The morning temperature was far too balmy for 5 am. By the time we left at about 7:15 it was continuing to warm. The start was a gentle up and down followed by another long flat. Lots of room for the ponies to be frisky, and Sebastian was no exception. Frustrated by my outrageous request to walk at the start of what was obviously a high stakes horse race, he had to let out a small but expressive buck. Made me wish for a nice big hill, but that was a few miles out. Fortunately Jill’s horse Pokani was being a total gentleman and setting a good example. Once we got to the floor of Round Valley we were able to do a long, fast trot to settle out some of the frisk. Pokani is 17 hands tall with a nice big stride (another leggy creature with a 6mph walk- swoon!), so Sebastian had his work cut out for him keeping up. Soon we were on a several mile climb that looked like this:
It was steep and an excellent use for extra pony exuberance. Also it was beautiful.
Here I am with my stubby… um, compact and efficient at dispelling heat… pony.
After many ups and downs we had the first horse fitness check. I was delighted that Sebastian came in at a 9 and 3 (pulse of 36 beats per minute and respirations of 12 per minute after 10 minutes rest). Apparently his upbringing in the mountains of Nevada had prepared him for the rising heat.
Shortly after we came upon a terrifying obstacle in the trail. Sebastian had not originally realized how dangerous the situation was, but Poki left the trail hurriedly to keep a safe distance.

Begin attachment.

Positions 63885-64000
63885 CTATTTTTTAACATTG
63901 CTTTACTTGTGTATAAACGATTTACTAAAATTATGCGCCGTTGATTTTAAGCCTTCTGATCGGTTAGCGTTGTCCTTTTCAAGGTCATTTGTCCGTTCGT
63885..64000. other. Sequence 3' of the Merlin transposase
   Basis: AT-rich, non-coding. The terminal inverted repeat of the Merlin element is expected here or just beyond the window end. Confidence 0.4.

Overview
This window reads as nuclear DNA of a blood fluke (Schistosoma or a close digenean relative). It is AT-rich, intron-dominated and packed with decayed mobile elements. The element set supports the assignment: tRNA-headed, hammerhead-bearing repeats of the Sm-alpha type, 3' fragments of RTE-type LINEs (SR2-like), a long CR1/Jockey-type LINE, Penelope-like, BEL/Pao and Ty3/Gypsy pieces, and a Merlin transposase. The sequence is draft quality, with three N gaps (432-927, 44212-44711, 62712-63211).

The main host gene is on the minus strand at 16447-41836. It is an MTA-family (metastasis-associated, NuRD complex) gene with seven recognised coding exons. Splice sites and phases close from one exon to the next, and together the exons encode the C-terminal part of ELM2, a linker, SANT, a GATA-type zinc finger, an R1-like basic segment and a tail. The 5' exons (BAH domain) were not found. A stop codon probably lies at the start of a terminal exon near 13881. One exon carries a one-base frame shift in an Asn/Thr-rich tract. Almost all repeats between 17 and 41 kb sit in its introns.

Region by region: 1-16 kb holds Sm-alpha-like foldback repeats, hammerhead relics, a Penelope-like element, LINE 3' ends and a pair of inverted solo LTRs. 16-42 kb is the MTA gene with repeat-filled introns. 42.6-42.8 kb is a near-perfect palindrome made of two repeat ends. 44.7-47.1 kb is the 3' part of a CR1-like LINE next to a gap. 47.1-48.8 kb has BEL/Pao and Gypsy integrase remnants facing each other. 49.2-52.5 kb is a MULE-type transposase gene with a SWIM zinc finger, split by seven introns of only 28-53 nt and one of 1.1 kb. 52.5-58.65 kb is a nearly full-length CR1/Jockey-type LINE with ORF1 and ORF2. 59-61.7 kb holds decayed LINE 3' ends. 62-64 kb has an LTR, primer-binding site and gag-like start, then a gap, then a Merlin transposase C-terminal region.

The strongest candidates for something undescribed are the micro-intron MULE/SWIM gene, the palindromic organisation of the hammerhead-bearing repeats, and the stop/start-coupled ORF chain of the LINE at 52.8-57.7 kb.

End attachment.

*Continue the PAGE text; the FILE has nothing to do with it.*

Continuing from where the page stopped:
Jill was laughing! That fool!
Look at this ROCK OF DOOM!
At this point Sebastian was starting to realize the dire position we were all in.
But summoned his deepest courage to snort at the rock from close range. My hero.
It must have been sleeping. Didn’t eat any of us.
The temps continued to climb. I was pleased that Sebastian got an 11 and 4 at his next pulse and reparation check (pulse of 44 beats per minute, respirations of 16 per minute). The volunteers were excellent about providing horse and human water at every opportunity and I was drinking like crazy to keep up. Unfortunately I didn’t have any electrolytes for myself, so Sebastian shared his paste. Eduramax tastes okay, in case you’ve ever wondered. From the looks of Carol’s concerned expression and the number of horses being attended to, this was the vet check where a lot of horses were found to be in trouble. The heat was really taking its toll and the number of pulled horses was rising (by the end of the day 6 or 7 out of 34 were not able to continue). Region 1 of NATRC focuses the judging of the horse on soundness, rather than creating obstacles to assess the horse’s manners on the trail. Carol commented on Friday that this kind of heat makes the veterinary judging straight forward. Any fitness, soundness or metabolic issues are very likely to show up under this amount of stress.
After the check we rode out onto a long, exposed ridge with conditions that B describes as “God’s Hairdryer.” The wind was warm and strong.
Sometime after this totally staged moment where Sebastian and I were in the lead (Pokani was the lead pony at all times), I suddenly found myself riding a terrified steed at a gallop, closing in fast on Pokani’s tail. After a second I realized that the wind had came up very strongly and at just the right angle to turn my penny into a flashing, rattling noisemaker that Sebastian was certain did not belong on his back. Nothing like figuring out that some part of you is what is scaring the daylights out of your horse. I was able to hold it down with one arm and ride with the other, but it made for a tense rest of the loooong ridge, dealing with passing horses and shortening and lengthening the reins with only one hand available.